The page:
It was not Kelley's first contact with the Comal County Sheriff's Office. In October 2013, he was investigated for an alleged sexual assault. By then, he was divorced from his first wife, but she was listed as a witness. "The alleged sexual assault investigation stalled sometime in October 2013," the sheriff's office said, leaving its status unclear.
CNN has been unable to reach the women who accused Kelley of sexual assault.
Co-worker: 'He wasn't chatty'
Kelley was supposed to show up Sunday at his security guard job at the Summit Vacation Resort in New Braunfels, manager Claudia Varjabedian told CNN. His shift started at 4 p.m. No one had heard from him when they turned on the news.
"We couldn't get our mouths to close. We were all shocked," Varjabedian said.
He had only worked at the family resort for five weeks, she said, describing him as quiet. "He wasn't chatty with people, but he was polite."
He never let on to his plans, she said. On Friday, he asked for clarification on a policy related to vehicles on the property.
"He didn't seem like he had any plans to leave or do anything," she said. "I wish I could help by telling other people what to look out for to prevent this in the future."
In June, Kelley was registered as a noncommissioned security officer, affiliated with Schlitterbahn Waterpark and Resort in New Braunfels, where he lived, according to the state Department of Public Safety. In order to complete the registration, Kelley would have submitted fingerprints and fees.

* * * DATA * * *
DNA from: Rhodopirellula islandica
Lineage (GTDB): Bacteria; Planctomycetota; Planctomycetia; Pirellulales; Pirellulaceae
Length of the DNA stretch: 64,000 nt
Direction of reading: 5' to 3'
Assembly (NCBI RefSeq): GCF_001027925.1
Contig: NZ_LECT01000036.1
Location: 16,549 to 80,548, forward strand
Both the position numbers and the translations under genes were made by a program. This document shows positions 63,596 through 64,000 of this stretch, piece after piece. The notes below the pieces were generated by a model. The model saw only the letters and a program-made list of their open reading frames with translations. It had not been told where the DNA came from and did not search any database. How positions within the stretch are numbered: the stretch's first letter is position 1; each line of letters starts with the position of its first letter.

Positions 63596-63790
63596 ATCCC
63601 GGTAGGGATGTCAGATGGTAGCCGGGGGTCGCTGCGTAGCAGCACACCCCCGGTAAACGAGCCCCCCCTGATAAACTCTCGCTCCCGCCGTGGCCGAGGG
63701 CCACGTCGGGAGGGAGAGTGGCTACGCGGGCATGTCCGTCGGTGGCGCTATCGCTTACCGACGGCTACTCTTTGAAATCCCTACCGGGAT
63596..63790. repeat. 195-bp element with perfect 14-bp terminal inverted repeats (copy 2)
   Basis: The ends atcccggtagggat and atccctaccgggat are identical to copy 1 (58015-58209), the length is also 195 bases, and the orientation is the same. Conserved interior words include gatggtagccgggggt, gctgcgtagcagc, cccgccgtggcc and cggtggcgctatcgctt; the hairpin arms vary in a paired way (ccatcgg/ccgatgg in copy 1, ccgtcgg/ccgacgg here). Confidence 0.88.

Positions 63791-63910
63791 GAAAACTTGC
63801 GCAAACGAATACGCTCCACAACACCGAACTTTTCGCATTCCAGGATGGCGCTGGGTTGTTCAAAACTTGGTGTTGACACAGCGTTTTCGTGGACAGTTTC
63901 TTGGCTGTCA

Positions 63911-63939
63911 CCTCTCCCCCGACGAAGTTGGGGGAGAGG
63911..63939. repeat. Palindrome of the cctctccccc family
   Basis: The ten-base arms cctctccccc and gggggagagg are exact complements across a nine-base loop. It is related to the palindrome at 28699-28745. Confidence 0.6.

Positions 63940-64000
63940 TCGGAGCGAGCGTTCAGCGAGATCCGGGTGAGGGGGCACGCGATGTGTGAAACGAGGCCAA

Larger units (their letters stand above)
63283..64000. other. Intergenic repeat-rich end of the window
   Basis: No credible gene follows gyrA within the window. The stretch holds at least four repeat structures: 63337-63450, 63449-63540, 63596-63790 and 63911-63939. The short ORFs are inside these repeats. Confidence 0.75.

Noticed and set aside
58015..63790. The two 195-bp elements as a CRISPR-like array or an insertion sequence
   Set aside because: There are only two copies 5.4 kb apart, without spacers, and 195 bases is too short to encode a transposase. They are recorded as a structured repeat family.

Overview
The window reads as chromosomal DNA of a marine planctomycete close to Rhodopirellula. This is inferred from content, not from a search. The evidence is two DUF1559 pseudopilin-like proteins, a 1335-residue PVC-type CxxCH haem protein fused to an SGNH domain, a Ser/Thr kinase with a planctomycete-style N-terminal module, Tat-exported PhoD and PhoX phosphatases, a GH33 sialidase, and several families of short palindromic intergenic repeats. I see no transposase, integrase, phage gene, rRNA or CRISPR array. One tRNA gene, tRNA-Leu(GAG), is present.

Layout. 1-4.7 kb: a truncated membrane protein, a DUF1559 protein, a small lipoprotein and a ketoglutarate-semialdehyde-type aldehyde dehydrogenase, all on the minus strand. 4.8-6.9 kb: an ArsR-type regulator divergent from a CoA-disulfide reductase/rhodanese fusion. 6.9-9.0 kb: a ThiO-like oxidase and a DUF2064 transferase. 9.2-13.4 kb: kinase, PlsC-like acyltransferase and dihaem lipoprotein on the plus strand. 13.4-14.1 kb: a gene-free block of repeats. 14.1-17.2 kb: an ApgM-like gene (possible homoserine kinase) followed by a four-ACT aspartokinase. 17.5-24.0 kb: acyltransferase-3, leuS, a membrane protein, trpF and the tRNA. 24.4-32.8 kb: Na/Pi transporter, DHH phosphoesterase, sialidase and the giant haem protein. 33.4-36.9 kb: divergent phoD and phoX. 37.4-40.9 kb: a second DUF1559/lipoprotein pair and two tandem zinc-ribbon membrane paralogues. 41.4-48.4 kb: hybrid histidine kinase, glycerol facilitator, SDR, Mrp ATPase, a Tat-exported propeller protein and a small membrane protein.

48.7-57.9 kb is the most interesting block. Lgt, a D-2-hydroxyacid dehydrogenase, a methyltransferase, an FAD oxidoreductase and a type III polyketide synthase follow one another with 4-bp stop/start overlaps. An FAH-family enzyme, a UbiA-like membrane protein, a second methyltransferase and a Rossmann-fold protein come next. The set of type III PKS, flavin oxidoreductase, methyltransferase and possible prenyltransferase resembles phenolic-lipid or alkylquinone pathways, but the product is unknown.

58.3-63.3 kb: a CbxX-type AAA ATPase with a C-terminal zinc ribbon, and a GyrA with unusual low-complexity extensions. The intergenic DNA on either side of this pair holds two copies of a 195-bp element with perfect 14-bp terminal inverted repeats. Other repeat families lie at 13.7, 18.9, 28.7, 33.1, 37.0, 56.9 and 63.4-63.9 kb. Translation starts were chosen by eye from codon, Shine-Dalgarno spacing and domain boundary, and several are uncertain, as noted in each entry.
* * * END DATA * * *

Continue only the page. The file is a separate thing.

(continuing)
Kelley worked at the waterpark for 5½ weeks this summer as a seasonal unarmed night security guard before he was terminated, Schlitterbahn representative Winter Prosapio told CNN. The park has not provided a reason for his termination.
Troubling Facebook posts
Kelley was consumed by a dispute with his mother-in-law, investigators said. He sent threatening text messages her law and texted her as recently as Sunday morning -- not long before he opened fire in the church. He fled the scene after an exchange of gunfire with a local resident and was found dead in his car a few miles down the road. He had shot himself.
Kelley's social media posts suggested a fascination with mass shootings, according to a law enforcement official.
In addition to "non-God beliefs, atheism," his recent Facebook posts included "a lot of gun violence" and weapons that he was into," high school classmate Christopher Leo Longoria said.
Kelley had been launching personal attacks against friends on Facebook, too, Longoria said, leading him to unfriend Kelley about a month ago. He didn't want to see the posts on his Facebook feed.
A screenshot of an October 29 Facebook post, ostensibly from Kelley, shows a picture of a rifle. In the status field above the picture is the message, "She's a bad bitch."
Kelley's Facebook page was taken down Sunday, hours after the shooting. But people in the Sutherland Springs area confirmed its existence and contents with CNN.
A gun expert told CNN that the weapon in the picture could be a Ruger AR-556, the type of gun used in Sunday's shooting. It is not clear whether the rifle in the picture was the gun from the massacre.
Neighbor heard target practice
Robert Gonzalez lives near Kelley's residence in New Braunfels, about 35 miles north of Sutherland Springs. In the week before the shooting, he heard gunfire from Kelley's property every morning.
"A load of rounds that would always be going off this time," he told CNN. "I was concerned because it was so close to our house."
Gonzalez said his time in the armed forces helps him identify guns by their sound. What he heard from his neighbor's house could have been a .45 or an assault rifle, a burst of rapid fire all of a sudden, he said.
It's not unusual for people in the area to practice firing on targets, said Gonzalez. This time, though, it was an unusual amount of gunfire.